SYRIA: Rebels captured an air base near Damascus, destroying several helicopters and capturing 15 soldiers. Rebels had captured three other military bases earlier in the week along with large quantities of equipment and ammunition.

EGYPT: Protesters clashed with police in Cairo for a third day over President Morsi's power grab. The Muslim Brotherhood called for demonstrations to show support for the president. Morsi said his new powers would be "temporary" and that he wanted dialogue. Uh-huh. Who could've seen all this coming? Everyone, right?

IRAQ: For the first time in eight years, there were no significant sectarian attacks during the Shia holiday of Ashura.

EINSTEIN, the smallest stallion.

THE SQUIRREL THREAT: A militant rodent caused Beaver to go down for about an hour.

THE BIRDS: A hatch on a Swedish church tower inadvertently left open for some three decades resulted in 2 tons of pigeon droppings amassing in the tower, and high anxiety.

A HORSE walks into a bar, finally.

1941 Reads

Faves 2012   Printer-friendly page   Send this story to someone
Thursday, November 22, 2012 - 08:00 AM
Posted by: Karl


THE HOLIDAY WEEKEND STARTS HERE... with FAVES 2012!  I occasionally hear from folks who want to know what music -- from among all of the posts I do here -- I recommend.  To some degree, I recommend all of it, unless I expressly write otherwise (e.g., it's not my thing, but it might be yours).  With the holiday shopping season upon us, I have tried to make a list of reasonable size.  It's an unordered list. I likely will have overlooked something that I really dig.  And some of these are grouped together, because that's the way they occurred to me at the moment.  And note these are my faves; I'm not purporting to list the "Best" albums of the year.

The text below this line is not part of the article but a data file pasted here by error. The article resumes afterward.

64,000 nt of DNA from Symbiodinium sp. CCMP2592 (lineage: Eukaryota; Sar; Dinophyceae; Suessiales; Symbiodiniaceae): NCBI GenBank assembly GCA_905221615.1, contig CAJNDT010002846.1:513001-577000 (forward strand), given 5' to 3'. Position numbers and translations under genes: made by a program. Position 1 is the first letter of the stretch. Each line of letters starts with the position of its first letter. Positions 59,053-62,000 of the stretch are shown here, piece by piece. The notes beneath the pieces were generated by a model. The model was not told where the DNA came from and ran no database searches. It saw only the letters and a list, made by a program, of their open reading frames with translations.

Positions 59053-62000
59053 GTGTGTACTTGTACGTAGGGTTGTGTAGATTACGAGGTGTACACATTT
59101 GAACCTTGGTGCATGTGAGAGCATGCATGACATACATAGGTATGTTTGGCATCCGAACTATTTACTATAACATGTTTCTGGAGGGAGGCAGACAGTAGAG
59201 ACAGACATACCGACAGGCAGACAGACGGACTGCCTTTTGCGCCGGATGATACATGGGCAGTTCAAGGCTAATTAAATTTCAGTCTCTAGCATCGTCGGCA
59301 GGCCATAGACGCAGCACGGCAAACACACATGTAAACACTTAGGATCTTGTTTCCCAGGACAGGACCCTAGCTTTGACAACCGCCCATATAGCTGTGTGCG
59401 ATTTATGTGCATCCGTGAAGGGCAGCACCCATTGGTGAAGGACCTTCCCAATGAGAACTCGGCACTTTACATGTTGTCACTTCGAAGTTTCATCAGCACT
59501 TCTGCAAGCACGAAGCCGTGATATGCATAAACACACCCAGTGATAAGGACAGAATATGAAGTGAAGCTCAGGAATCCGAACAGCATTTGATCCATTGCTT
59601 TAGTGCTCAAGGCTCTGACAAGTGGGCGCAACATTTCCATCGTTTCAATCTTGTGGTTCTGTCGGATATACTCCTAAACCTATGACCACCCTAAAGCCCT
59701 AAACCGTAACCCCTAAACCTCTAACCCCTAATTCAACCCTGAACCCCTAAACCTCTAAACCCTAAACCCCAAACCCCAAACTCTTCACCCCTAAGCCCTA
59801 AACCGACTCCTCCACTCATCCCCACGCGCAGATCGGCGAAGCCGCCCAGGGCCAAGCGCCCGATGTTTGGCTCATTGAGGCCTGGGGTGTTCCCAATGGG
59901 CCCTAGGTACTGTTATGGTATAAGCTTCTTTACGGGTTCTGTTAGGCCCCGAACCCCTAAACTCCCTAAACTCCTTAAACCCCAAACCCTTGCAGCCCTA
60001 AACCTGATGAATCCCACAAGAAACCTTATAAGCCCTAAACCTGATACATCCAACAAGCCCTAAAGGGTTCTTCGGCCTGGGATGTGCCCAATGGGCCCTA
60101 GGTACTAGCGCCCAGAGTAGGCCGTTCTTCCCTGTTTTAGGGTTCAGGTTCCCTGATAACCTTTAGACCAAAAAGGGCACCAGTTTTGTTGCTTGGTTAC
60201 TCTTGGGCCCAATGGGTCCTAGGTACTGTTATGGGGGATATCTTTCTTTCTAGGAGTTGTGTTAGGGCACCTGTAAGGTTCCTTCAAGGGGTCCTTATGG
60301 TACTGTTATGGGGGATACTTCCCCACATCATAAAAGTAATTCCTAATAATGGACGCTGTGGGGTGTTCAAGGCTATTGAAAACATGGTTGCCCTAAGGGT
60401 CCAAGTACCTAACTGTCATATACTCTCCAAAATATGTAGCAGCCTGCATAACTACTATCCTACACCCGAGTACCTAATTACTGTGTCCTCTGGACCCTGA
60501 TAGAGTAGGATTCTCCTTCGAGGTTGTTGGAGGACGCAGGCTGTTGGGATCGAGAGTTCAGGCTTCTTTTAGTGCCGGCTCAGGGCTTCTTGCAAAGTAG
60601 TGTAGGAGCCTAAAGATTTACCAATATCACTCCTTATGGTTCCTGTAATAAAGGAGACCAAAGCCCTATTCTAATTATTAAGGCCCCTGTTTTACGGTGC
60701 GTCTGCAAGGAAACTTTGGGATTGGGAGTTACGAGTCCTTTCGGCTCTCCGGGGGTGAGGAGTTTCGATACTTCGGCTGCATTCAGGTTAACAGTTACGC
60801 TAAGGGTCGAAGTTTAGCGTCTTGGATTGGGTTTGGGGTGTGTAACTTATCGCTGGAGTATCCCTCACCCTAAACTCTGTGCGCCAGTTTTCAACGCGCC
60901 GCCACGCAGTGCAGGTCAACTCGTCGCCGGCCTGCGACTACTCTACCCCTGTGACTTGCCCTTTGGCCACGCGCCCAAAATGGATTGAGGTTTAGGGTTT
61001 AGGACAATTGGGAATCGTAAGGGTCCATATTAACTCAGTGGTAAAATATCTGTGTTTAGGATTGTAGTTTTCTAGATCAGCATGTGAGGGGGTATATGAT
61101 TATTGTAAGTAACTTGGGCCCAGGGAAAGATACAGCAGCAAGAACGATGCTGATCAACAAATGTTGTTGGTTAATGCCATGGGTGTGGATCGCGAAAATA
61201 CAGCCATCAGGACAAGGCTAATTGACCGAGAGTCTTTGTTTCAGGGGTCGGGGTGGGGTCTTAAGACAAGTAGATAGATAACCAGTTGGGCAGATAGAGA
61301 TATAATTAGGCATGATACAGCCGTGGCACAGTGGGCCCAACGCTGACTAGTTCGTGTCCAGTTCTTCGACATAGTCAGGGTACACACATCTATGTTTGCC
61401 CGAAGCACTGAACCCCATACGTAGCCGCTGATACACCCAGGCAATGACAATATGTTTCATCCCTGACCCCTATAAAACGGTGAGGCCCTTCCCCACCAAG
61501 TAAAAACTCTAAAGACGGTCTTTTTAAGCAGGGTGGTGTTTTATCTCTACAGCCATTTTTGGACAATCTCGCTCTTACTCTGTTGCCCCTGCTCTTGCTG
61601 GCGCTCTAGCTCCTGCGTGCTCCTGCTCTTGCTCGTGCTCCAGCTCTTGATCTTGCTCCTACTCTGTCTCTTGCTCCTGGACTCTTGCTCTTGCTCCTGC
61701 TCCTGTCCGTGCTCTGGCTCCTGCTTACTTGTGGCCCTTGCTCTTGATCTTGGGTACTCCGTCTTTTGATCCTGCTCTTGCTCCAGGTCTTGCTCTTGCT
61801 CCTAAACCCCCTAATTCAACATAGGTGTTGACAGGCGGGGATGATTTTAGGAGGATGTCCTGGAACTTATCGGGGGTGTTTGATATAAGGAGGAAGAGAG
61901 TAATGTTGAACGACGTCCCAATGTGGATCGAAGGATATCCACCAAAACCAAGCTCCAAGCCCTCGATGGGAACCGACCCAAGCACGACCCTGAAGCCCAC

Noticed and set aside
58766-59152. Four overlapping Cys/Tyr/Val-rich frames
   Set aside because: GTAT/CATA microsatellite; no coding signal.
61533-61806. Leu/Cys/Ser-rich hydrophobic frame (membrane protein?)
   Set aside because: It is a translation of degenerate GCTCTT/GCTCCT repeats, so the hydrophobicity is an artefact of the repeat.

THE BLACK KEYS, FEIST and GRIZZLY BEAR: I might not rate El Camino, Metals or Shields as the best albums these bands have made (though some would in the case of Shields).  But they are really solid outings from bands reaching as close to critical mass as we might expect from alt-rockers on a fragmented musical landscape.  I have always rooted for the supposed mainstream to be as influenced by such bands as by the more obvious mass appeals; once this meant rooting for U2 and REM to compete with Madonna and Bon Jovi; now it means rooting for the Black Keys, Feist and Grizzly Bear over Lady Gaga and Katy Perry.  And the passage of time also instructs me that the good stuff from better bands tends to outlast the brilliant moments of the more transient artists (though the latter remain worth remembering).  I might also put MUMFORD & SONS' Babel into this lump for this reason, despite it falling into the sophomore slump box, imho.

THE dB's: Maybe it's because I just saw them (humblebrag), but once the reunited band's Falling Off the Sky made it back into my rotation, I became more impressed with it.  Smart as always, if more wise than precocious. In particular, Peter Holsapple and Chris Stamey once again demonstrate they are two of the most unique songwriting talents in America and never better than when supported by Gene Holder and Will Rigby. They all bring their post-dB's experiences to the table, and yet the result is undeniably dB's.

BOB MOULD: I suppose I might have put Silver Age into that opening bloc, but someone with the self-awareness to call an album Silver Age desrves his own slot.  Perhaps the most perceptive review of this album discussed the sort of melancholy that accompanies writing that an album represents a "return to form."  But the Sugar-y sounds of Silver Age are a welcome renaissance for Mould, if not a truly golden one.